Innovative Numbers-Creating resilience in your business
9 Steps to Building Your Successful Business
In my last blogs, I covered the 4 initial steps you need to take to build your successful business. These mainly covered market research and your product or service design.
So on to…
What Business Entity should I use?
This is a question I am asked over ad over again and there is no clear answer. It is more about making you aware of the options, so you can make an informed decision.
In most cases, new business owners deliberate over whether to start as a Sole Trader or incorporate into a Limited Company.
I am only going to give a brief summary here because otherwise, I would send you to sleep with all the complex details, tax, N.I. rates etc.
The best move for is to hire an accountant who can help you with this. A good, proactive accountant really is an investment, not a cost and can guide you through this process.
As a sole trader, you and your business are one. If it prospers, you have immediate access to the cash it generates and you won’t pay tax on any profits up to £11,850. After that, differing rates of tax need to be paid.
You will have to start paying Class 2 and Class 4 National Insurance once you get into profit but remember, this is profit, not turnover; the cash your business is left with after you pay your expenses.
If the business fails and you end up owing money to creditors, you are liable because the owner and the business are one.
You (or your accountant) will need to submit an annual Self Assessment and, (apart from a few exceptions) you can trade under any name you like.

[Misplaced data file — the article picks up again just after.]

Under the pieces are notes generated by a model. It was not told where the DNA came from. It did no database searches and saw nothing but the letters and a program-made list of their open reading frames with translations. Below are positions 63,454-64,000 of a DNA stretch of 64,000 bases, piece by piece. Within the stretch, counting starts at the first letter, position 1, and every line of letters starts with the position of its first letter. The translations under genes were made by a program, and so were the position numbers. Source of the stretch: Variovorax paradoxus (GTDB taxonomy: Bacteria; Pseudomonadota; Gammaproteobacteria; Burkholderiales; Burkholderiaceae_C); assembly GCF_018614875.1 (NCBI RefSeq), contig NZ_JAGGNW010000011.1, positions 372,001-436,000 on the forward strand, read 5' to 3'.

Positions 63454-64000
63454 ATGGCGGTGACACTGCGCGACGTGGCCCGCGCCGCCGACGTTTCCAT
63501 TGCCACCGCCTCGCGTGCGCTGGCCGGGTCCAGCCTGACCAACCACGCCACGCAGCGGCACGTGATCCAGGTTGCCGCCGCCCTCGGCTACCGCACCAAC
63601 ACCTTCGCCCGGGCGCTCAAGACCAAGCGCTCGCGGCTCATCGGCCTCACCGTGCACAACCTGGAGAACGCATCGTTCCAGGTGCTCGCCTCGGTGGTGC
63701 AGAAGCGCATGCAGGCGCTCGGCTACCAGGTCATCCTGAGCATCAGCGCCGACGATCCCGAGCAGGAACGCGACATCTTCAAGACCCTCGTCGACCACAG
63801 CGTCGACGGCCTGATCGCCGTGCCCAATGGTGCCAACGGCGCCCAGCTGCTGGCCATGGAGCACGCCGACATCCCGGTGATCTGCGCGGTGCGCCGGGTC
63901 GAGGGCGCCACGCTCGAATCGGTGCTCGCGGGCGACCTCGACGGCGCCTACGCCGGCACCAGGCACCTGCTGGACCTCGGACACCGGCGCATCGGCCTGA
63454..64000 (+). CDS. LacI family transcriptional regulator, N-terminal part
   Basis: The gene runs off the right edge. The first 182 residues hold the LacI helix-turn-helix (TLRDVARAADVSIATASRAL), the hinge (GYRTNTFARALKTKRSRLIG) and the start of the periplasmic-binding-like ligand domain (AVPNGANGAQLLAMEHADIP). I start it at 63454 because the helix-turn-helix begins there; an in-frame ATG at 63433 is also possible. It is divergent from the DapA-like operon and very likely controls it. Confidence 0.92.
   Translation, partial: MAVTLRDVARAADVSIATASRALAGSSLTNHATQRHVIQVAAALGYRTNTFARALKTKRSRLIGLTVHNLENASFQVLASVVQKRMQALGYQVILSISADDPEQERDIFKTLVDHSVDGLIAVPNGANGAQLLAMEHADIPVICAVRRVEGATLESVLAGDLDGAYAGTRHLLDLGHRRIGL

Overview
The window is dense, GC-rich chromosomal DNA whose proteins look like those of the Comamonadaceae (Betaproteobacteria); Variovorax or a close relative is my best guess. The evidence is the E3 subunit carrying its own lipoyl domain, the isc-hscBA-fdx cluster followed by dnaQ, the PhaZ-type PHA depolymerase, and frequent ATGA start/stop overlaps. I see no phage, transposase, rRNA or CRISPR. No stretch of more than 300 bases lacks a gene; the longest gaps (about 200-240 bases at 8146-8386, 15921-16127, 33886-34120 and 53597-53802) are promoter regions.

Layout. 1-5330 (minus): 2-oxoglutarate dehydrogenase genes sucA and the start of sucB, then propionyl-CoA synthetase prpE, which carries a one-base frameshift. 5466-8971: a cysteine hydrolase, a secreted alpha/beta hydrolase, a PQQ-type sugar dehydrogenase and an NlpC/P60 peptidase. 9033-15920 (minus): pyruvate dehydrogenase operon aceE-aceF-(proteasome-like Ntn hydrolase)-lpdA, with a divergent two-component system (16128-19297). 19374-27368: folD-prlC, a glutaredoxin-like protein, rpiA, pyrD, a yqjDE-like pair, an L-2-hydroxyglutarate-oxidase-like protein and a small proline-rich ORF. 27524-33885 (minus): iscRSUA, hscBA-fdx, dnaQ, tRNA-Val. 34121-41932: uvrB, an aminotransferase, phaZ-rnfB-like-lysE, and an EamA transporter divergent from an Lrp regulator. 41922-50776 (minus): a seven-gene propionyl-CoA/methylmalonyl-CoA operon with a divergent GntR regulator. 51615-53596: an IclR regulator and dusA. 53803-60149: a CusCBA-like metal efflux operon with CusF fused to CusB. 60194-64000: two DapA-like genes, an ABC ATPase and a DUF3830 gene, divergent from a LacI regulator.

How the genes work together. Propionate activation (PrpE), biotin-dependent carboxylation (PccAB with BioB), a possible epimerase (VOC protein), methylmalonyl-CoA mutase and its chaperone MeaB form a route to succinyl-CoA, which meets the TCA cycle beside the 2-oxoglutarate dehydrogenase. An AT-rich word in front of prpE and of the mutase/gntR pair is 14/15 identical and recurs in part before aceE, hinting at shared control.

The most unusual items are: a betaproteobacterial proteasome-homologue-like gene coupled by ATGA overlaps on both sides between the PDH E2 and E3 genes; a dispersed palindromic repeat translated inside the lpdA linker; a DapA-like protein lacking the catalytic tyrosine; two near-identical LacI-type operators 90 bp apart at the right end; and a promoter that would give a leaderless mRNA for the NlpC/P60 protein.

A Limited Company is considered to be a separate entity; so imagine you have a friend called John (or Jane) sitting next to you. I’ll call him John but please, if you prefer Jane that’s fine with me.
John pays you to work for him but you direct everything he does. All the money you make from selling your products or services go to John. John must pay tax on all profit that you make for him. And John will pay for everything you need to keep him going.
John is a little bit more controlled about how he gives you money. He will pay you as much as you want and he will also pay you a dividend from the profits you make for him.
John is this way because he takes the can if your company crashes; you only have a limited liability, limited to the share value you hold.
A corporation Tax return is a little more of a complicated beast than a self assessment, so you definitely need an accountant to deal with John and keep him happy.
However, a lot of companies, banks, and lenders will be more comfortable dealing with John than you, so in some cases it is a good idea to bring john (or Jane) into your life.
Of course, there are also Partnerships, LLC’s and Co-operative entities that can be created as well and all have their place. Again, your accountant can talk this over with you.
What? I’ve just got here! I’m not looking for any door yet!!
You must always start with the end in mind. Forgive me but I’m now going to put on my Project Manager’s hat.
A business is ultimately a project. It will have an end. That end could be because:
You want to sell the business at some point;
You want to create and then leave the business to your children;
The technology your businesses utilises only has a finite life;
The demand for your products or services will tail off;
You plan to retire and take a passive income from your business.
I’m sure there are many others but you get the picture. You need to start this project with that end point in mind, even if that point is to build it to a certain size so you can decide how you will proceed when you reached that point. However, this stage is critical.
Once we can see what we want at the end, then planning to get there becomes far more straightforward and easier to focus on. Most people need help at this stage and this is where a good Business Coach can really help you. Again, that is an investment, not a cost.
I would love to hear your comments on these two steps, especially step 6.
In the meantime, have a great weekend and watch out for the next blog.